Pythiosis or otherwise known as “Swamp Cancer” is caused by Pythium insidiosum which has long been regarded as a fungus. This tropical disease is contracted after exposure to the spores which are found in stagnant water (swamps, ponds, lakes, and wet fields). Most often the spores infect damaged skin thru sores or mucosa where they flourish causing a large necrotic tumor or mass. A key feature of this mass is the production of kunkers which look like firm tan/yellow chunks that can be expressed from the tissue.
Often Pythium can resemble a summer sore or various types of equine tumors. Diagnosis is key as pythium will not respond to typical wound treatments such as antibiotics, creams, dewormers, or steroids. Diagnosis can be made thru a biopsy or blood serum testing. It needs to be treated rapidly and aggressively in order to have a chance at a cure. If left untreated, it will take over all surrounding tissue and will result in the horse needing to be euthanized.
Treatment often involves debulking the mass, antifungals, and a Pythium vaccination. Even with rapid diagnosis, this is a terrible disease and may not respond to treatment. While it may not be possible to avoid the Pythium spores, you can protect your horse by keeping them in a dry area with all wounds covered until any sores have healed.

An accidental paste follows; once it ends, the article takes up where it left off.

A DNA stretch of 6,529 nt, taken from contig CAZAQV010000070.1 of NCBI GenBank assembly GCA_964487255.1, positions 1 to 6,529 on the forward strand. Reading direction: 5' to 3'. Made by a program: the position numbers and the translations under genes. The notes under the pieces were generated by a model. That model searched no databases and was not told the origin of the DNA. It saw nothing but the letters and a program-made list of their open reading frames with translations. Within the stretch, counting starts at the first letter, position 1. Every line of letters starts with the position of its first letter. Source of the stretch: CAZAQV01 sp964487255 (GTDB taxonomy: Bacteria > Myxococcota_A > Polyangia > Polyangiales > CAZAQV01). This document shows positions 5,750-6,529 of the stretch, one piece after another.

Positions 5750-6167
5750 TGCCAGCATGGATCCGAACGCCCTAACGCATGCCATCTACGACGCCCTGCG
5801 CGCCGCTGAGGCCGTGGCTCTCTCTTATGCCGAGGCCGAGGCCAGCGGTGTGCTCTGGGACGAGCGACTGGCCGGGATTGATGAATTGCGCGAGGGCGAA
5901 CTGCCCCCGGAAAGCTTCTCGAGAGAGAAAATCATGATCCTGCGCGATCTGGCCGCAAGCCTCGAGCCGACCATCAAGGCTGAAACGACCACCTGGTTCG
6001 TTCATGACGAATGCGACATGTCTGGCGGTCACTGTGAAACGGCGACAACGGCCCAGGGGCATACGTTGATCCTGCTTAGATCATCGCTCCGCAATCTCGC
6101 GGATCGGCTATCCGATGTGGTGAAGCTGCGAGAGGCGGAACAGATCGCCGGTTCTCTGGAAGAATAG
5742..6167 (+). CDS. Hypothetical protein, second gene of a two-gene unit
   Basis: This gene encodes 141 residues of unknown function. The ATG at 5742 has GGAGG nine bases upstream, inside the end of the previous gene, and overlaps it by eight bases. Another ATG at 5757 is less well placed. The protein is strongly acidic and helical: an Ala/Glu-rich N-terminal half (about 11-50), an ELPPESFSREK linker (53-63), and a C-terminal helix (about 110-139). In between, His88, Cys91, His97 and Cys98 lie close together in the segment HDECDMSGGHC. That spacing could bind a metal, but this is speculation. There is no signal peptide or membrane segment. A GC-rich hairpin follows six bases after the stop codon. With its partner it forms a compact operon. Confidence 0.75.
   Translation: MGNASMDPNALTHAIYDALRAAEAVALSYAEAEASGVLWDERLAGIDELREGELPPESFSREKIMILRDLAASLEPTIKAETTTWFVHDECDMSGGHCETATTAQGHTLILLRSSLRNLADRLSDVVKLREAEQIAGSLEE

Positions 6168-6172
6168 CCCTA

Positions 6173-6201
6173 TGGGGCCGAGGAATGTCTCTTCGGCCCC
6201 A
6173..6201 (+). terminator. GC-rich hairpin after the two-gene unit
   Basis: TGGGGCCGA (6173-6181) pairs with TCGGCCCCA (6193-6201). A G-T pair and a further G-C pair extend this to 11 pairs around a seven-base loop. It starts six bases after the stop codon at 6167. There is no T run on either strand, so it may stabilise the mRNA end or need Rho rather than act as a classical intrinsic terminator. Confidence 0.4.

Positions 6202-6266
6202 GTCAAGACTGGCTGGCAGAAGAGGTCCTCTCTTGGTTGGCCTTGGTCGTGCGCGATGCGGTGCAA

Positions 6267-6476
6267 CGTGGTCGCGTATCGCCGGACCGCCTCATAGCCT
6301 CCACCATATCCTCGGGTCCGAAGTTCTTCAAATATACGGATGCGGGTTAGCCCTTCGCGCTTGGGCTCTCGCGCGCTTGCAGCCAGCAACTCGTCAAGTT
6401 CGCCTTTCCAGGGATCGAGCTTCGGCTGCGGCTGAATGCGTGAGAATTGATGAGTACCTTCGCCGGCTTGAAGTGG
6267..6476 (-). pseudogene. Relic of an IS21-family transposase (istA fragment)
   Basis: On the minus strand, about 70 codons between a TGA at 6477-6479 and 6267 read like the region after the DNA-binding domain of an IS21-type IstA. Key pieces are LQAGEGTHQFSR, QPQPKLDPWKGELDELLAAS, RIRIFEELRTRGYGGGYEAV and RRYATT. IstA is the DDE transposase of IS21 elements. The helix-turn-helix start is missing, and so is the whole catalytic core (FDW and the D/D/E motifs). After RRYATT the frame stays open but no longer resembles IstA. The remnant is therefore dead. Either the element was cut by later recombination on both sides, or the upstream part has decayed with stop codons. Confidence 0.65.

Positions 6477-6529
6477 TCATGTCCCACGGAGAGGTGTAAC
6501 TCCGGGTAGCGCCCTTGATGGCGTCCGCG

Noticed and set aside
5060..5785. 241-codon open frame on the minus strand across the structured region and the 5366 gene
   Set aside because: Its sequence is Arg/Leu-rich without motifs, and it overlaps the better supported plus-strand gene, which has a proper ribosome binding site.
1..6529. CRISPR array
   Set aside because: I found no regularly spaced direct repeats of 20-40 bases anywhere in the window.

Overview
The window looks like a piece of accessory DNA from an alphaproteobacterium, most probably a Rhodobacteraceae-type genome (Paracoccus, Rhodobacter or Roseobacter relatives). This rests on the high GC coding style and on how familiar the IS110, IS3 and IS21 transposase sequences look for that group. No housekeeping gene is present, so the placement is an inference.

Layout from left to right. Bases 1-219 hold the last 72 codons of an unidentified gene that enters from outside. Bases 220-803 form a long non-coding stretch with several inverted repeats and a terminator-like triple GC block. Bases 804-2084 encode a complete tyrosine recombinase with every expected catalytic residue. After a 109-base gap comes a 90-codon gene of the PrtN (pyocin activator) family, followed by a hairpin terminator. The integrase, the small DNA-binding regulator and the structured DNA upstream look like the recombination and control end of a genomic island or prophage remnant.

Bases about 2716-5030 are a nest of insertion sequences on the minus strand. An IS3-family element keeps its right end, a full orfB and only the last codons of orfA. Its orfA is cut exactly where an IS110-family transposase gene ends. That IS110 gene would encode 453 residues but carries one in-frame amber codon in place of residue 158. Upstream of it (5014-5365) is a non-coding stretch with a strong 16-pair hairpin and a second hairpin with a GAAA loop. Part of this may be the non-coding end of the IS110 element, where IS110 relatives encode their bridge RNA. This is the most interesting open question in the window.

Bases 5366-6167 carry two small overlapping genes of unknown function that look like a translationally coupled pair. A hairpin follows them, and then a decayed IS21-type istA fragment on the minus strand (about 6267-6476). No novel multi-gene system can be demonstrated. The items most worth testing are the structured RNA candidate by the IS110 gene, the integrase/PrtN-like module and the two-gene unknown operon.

This column is sponsored by Polk Equine, and the opinions expressed herein may not re ect those of CFAN or of its advertisers.
BIO: Dr. Katie Hennessy graduated from the University of Illinois College of Veterinary Medicine in 2008 with a degree in large animal health and equine medicine. She completed an advanced internship at The Equine Medical Center of Ocala and is currently the owner and practicing veterinarian
at Polk Equine. Her expertise ranges from small and exotic creatures to large animals, specializing in equine medicine.